By ANDR? PICARD
Published in?The Globe and Mail on Monday, Feb. 03 2014, 3:00 PM EST
People who get 25 per cent or more of their daily calories from added sugar have almost three times the risk of dying of heart disease, new research shows.
In fact, there is a direct correlation between the quantity of added sugar in a person’s diet and their cardiovascular health, according to a study publishedMonday?in the journal JAMA Internal Medicine.
While excessive sugar consumption has long been seen as a health risk, the new findings underscore a fundamental shift in thinking, one that holds that sugar does not only contribute to conditions such as obesity and diabetes, but damages the body’s organs directly.
?The new paradigm hypothesizes that sugar has adverse health effects above any purported role as empty calories? promoting obesity,? Laura Schmidt, a researcher at the Philip R. Lee Institute for Health Policy Studies at the University of California San Francisco writes in the journal.
?Too much sugar does not just make us fat; it can also make us sick.
The research should also spark a serious discussion on how much sugar is safe to consume, Ms. Schmidt added.
Currently, there are a broad range of views on what a safe level of sugar consumption might be, and it is a highly contentious issue with industry and regulators.
The U.S. Institute of Medicine recommends that people not consume more than 25 per cent of their daily calories in added sugars. The World Health Organization, for its part, sets the threshold at 10 per cent.
But the American Heart Association recommends that women get no more than five per cent of their daily calories from sugar, and men not exceed 7.5 per cent.
The new research, led by Dr. Quanhe Yang, a researcher in the office of public health genomics at the U.S. Centers for Disease Control and Prevention, seems to lend credence to the recommendations for much lower sugar consumption.
While the biggest consumers of sugar saw their risk of heart disease increase 2.75 times, even those in the range generally deemed acceptable, 10-25 per cent of daily calories, saw their risk increase by 30 per cent.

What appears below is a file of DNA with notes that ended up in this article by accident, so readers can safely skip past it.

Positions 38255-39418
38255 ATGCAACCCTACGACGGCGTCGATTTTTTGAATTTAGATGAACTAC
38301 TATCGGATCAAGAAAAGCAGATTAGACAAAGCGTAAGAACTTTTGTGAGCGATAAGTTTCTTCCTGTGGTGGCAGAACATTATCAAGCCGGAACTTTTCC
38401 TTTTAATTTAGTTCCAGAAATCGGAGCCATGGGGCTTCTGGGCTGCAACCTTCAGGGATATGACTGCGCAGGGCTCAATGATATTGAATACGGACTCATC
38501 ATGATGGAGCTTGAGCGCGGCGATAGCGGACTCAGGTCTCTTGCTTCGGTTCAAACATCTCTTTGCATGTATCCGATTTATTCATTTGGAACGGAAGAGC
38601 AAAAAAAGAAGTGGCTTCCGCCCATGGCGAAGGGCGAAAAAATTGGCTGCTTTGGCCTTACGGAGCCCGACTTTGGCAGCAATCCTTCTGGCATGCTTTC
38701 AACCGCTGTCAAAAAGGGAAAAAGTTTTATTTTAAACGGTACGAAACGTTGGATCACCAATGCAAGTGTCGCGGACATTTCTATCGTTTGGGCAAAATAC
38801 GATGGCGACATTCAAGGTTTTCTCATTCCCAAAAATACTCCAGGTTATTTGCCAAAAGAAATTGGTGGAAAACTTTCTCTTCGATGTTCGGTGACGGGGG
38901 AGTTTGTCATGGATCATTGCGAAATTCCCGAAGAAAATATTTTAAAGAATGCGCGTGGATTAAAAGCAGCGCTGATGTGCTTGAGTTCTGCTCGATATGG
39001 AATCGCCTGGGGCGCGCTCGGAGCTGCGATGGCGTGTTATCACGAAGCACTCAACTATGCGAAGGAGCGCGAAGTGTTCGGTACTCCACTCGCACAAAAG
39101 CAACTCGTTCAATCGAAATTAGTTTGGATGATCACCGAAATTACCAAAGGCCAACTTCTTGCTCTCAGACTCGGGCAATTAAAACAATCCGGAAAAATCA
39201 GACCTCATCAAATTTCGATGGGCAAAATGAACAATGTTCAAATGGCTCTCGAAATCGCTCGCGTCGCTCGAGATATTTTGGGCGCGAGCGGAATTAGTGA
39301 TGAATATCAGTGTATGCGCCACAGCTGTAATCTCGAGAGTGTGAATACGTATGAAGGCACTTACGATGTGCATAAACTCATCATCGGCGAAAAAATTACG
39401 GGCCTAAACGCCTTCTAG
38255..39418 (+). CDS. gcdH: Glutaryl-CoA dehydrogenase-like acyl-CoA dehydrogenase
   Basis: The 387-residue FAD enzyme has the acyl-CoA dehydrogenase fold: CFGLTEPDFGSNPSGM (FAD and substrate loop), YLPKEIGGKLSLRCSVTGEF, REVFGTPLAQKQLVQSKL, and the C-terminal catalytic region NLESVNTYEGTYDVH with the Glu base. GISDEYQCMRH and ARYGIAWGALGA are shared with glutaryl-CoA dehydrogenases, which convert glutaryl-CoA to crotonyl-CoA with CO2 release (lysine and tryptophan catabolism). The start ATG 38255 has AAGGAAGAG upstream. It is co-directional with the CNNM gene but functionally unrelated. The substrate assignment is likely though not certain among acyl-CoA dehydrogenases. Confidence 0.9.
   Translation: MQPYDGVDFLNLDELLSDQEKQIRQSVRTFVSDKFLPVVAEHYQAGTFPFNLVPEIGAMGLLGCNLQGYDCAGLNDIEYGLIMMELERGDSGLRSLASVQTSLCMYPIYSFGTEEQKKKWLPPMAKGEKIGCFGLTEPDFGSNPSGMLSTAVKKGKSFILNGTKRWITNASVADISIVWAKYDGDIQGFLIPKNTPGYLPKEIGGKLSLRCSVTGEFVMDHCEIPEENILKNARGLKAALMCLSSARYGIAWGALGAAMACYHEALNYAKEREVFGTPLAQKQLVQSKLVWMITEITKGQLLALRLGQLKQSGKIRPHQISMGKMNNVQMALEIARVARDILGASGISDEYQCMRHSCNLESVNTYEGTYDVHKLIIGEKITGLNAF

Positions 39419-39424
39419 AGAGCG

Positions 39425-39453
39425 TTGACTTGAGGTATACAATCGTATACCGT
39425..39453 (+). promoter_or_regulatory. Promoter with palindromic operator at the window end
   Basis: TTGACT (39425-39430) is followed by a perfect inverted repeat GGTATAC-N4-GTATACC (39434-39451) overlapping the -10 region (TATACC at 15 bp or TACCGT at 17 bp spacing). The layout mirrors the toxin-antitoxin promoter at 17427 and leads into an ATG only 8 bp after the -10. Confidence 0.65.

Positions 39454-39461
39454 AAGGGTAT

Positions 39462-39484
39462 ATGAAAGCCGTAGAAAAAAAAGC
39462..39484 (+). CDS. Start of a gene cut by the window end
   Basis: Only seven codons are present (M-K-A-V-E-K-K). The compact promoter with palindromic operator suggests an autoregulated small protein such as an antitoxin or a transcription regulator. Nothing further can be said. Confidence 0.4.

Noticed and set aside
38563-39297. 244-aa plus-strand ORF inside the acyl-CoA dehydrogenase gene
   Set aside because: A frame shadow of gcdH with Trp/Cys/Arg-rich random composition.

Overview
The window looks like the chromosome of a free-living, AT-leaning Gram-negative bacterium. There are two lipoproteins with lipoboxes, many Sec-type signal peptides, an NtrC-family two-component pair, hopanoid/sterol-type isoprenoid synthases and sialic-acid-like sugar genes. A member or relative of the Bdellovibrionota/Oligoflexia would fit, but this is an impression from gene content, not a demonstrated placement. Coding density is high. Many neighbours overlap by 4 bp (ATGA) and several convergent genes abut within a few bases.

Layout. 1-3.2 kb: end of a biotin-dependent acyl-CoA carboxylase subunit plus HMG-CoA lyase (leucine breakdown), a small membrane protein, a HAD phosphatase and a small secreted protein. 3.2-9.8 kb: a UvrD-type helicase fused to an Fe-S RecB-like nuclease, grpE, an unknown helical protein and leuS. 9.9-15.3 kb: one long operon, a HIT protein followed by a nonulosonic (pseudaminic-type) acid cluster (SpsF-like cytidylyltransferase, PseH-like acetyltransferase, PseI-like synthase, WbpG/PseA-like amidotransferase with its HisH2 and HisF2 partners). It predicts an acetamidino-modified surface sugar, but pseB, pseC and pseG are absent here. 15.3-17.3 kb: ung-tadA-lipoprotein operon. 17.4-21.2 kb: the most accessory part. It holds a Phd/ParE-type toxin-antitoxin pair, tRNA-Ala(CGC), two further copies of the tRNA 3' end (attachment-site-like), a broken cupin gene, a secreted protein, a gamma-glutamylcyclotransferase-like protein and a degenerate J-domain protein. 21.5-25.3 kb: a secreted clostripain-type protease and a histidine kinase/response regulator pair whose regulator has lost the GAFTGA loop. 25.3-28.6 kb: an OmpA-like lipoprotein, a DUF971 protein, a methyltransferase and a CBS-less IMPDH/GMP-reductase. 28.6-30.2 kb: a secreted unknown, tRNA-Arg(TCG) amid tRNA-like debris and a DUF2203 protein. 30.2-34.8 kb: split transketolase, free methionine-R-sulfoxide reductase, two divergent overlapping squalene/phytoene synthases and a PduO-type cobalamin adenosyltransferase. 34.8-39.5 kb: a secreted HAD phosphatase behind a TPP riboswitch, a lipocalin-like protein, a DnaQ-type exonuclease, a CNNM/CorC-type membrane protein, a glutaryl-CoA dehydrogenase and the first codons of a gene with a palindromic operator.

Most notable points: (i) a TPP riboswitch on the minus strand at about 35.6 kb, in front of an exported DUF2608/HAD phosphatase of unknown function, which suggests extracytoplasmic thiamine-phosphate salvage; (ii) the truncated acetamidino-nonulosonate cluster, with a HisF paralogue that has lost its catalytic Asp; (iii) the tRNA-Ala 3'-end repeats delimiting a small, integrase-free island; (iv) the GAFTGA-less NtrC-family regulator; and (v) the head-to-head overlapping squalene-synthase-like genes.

?The risk of CVD mortality increased exponentially with increasing the usual percentage of calories from added sugar,? Dr. Yang wrote in JAMA Internal Medicine.
The research was conducted using data from the National Health and Nutrition Examination Survey (NHANES), which was conducted in various stages between 1988 and 2010; the long-running research projects collects detailed nutritional information and tracks mortality. Data from more than 43,000 people was included in this analysis.
Researchers focused on consumption of added sugars, a category that includes all sugar, corn syrups, honey, and maple syrup added to foods. It does not include sugars that naturally occur in fruits, vegetables and dairy products.
Added sugars made up 15.7 per cent of the average American’s diet in 1988, rose to 16.8 per cent in 1999 and dipped back down to 15.5 per cent in 2010. (According to the Canadian Sugar Institute, Canadians get about 13 per cent of their daily calories from added sugars.)
The main sources of added sugars, according to the CDC study, are:
- Sugar sweetened beverages such as soft drinks and sports drinks, 37 per cent;
- Desserts such as cakes and puddings, 14 per cent;
- Fruit drinks, nine per cent;
- Dairy desserts, six per cent;
- Candy, six per cent.
Dr. Yang and the research team found that a person who drinks an average of one sugar sweetened beverage daily has a 29 per cent higher risk of dying of heart disease than a person who drinks just one a week.
A single can of pop such a Coke contains 35 grams of sugar and 140 calories.
According to Statistics Canada, the average Canadian downs the equivalent of 26 teaspoons of sugar a day, which accounts for 21 per cent of calories consumed; that figure, however, includes both added sugars and naturally occurring sugar.
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